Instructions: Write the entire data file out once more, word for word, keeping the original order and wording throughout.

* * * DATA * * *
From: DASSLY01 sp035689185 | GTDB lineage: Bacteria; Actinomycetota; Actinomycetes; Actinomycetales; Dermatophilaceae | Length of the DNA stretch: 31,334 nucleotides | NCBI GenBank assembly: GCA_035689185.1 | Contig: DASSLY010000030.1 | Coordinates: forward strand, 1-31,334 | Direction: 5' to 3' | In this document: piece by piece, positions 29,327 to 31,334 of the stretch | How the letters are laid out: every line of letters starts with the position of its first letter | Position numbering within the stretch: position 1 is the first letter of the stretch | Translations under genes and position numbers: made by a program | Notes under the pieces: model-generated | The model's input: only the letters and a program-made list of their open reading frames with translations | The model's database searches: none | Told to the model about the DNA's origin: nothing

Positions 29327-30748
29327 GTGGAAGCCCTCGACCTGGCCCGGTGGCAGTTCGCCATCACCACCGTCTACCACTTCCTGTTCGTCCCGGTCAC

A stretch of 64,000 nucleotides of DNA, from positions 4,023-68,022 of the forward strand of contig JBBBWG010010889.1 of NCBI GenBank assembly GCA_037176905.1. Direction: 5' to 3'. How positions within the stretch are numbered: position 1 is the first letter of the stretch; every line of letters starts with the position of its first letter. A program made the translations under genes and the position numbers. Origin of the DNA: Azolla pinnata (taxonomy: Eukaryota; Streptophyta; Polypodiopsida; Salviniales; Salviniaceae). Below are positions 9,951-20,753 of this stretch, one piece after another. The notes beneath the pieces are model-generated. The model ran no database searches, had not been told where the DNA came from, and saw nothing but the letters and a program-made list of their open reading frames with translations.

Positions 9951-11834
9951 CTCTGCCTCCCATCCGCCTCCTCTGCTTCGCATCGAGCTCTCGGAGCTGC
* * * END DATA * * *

From: DASSLY01 sp035689185 | GTDB lineage: Bacteria; Actinomycetota; Actinomycetes; Actinomycetales; Dermatophilaceae | Length of the DNA stretch: 31,334 nucleotides | NCBI GenBank assembly: GCA_035689185.1 | Contig: DASSLY010000030.1 | Coordinates: forward strand, 1-31,334 | Direction: 5' to 3' | In this document: piece by piece, positions 29,327 to 31,334 of the stretch | How the letters are laid out: every line of letters starts with the position of its first letter | Position numbering within the stretch: position 1 is the first letter of the stretch | Translations under genes and position numbers: made by a program | Notes under the pieces: model-generated | The model's input: only the letters and a program-made list of their open reading frames with translations | The model's database searches: none | Told to the model about the DNA's origin: nothing

Positions 29327-30748
29327 GTGGAAGCCCTCGACCTGGCCCGGTGGCAGTTCGCCATCACCACCGTCTACCACTTCCTGTTCGTCCCGGTCAC

A stretch of 64,000 nucleotides of DNA, from positions 4,023-68,022 of the forward strand of contig JBBBWG010010889.1 of NCBI GenBank assembly GCA_037176905.1. Direction: 5' to 3'. How positions within the stretch are numbered: position 1 is the first letter of the stretch; every line of letters starts with the position of its first letter. A program made the translations under genes and the position numbers. Origin of the DNA: Azolla pinnata (taxonomy: Eukaryota; Streptophyta; Polypodiopsida; Salviniales; Salviniaceae). Below are positions 9,951-20,753 of this stretch, one piece after another. The notes beneath the pieces are model-generated. The model ran no database searches, had not been told where the DNA came from, and saw nothing but the letters and a program-made list of their open reading frames with translations.

Positions 9951-11834
9951 CTCTGCCTCCCATCCGCCTCCTCTGCTTCGCATCGAGCTCTCGGAGCTGC